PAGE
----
Don’t let his youthfulness fool you — Nicholas “Nick” Mahoney has been around the block a few times. The new chief of the Pawhuska Police Department became a law officer when he was 21 years old. He remarked the other day that he’s about to turn 36.
Mahoney said City Manager Dave Neely asked him if he thought the job of police chief in Pawhuska could be a long-term situation for him. Mahoney said he assured Neely that he would like it to be a long-term commitment.
“I think we’re going to make it better than it’s ever been,” Mahoney said. “I’m glad to have this opportunity. Nothing is going to change overnight. Slowly but surely, we’ll make the right movements.”
Mahoney is a small-town boy. He grew up at Perkins and graduated from Perkins-Tryon High School in 2003 before attending Oklahoma State University, where he earned a bachelor’s degree in political science. The son of a pathologist, who was teaching on the OSU faculty, Mahoney had thought he was interested in the medical field, but a ride-along with a police officer while he was still in high school changed his mind.
“That’s what I knew I wanted to do from that moment on,” Mahoney recalled. He mentioned that there was also precedent in his family for law enforcement being a career choice. He started as a reserve officer for the city of Inola when he was 21, and he has worked for numerous departments since.
Mahoney explained that he has particular training and experience as a public information officer and a grant writer. His most recent position before coming to Pawhuska as the chief was with the Muskogee County Sheriff’s Office, where he wrote a grant that helped the department acquire a thermal drone for use in missing persons cases. His grant application became a model for applications by other law-enforcement agencies in Oklahoma seeking money for the same purpose.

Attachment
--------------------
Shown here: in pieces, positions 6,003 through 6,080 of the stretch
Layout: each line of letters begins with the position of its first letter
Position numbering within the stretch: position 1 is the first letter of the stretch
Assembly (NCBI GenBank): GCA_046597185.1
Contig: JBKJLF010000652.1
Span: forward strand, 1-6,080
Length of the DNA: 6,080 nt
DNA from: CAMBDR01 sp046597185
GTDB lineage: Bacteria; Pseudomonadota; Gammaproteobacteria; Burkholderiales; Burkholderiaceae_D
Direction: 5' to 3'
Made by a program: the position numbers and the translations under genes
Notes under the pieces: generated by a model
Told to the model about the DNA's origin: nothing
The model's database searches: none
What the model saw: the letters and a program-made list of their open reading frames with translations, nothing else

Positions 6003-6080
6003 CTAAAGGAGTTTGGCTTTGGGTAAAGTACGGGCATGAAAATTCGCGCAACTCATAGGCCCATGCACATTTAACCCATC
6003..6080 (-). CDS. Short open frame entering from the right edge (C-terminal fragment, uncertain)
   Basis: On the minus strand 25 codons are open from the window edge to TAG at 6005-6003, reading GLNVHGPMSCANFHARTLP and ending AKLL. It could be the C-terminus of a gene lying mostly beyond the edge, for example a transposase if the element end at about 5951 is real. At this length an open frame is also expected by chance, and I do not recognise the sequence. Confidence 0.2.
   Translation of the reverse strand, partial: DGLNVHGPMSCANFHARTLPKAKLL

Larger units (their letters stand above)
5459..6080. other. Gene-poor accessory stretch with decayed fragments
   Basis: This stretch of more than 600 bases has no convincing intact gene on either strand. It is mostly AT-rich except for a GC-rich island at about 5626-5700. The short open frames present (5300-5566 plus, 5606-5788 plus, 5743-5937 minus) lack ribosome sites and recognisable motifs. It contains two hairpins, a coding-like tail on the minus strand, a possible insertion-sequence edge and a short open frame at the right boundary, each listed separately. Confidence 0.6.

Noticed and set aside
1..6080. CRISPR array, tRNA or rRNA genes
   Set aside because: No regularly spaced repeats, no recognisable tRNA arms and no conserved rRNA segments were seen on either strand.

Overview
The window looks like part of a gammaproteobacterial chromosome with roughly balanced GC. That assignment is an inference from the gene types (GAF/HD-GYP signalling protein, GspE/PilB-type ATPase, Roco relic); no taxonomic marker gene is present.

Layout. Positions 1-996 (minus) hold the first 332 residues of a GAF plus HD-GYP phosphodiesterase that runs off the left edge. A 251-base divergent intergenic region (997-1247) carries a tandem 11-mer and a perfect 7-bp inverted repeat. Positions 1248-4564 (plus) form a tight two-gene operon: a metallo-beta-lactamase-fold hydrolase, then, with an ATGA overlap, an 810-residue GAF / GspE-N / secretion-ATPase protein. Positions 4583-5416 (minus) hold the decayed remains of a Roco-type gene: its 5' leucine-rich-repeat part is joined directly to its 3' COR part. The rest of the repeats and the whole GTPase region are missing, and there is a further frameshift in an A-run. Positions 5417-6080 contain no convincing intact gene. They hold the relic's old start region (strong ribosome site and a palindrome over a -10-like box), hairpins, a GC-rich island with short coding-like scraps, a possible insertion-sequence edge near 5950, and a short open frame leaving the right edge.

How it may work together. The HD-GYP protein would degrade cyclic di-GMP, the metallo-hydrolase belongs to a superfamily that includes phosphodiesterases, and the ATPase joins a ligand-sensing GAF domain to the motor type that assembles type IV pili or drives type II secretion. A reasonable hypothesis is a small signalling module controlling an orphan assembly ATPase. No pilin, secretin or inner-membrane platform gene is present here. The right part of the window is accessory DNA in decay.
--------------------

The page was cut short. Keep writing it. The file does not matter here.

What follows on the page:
“They were literally taking my proposal and cutting and pasting it,” Mahoney recalled.
When he worked for the Wagoner County Sheriff’s Office, prior to being employed by Muskogee County, he received specialized training in media relations, to include attending a Federal Bureau of Investigation media relations course. His position in Wagoner County made him the equivalent of a captain there, and he has had the potentially daunting experience of representing his department in interviews with news organizations nationally and internationally regarding a Castle Doctrine case, where an AR-15 was used during the defense of a home. That meant working sometimes 16-18 hour days to prepare for and take part in media interviews and briefings. He has also, as a law enforcment instructor, provided mental health training for Tulsa Public Schools officers.
Last Friday morning, he was at work on something much less exotic than interviews with the BBC — a new mission statement for the Pawhuska Police Department, trying to achieve just the right focus to help him and the officers he will be supervising achieve their community goals.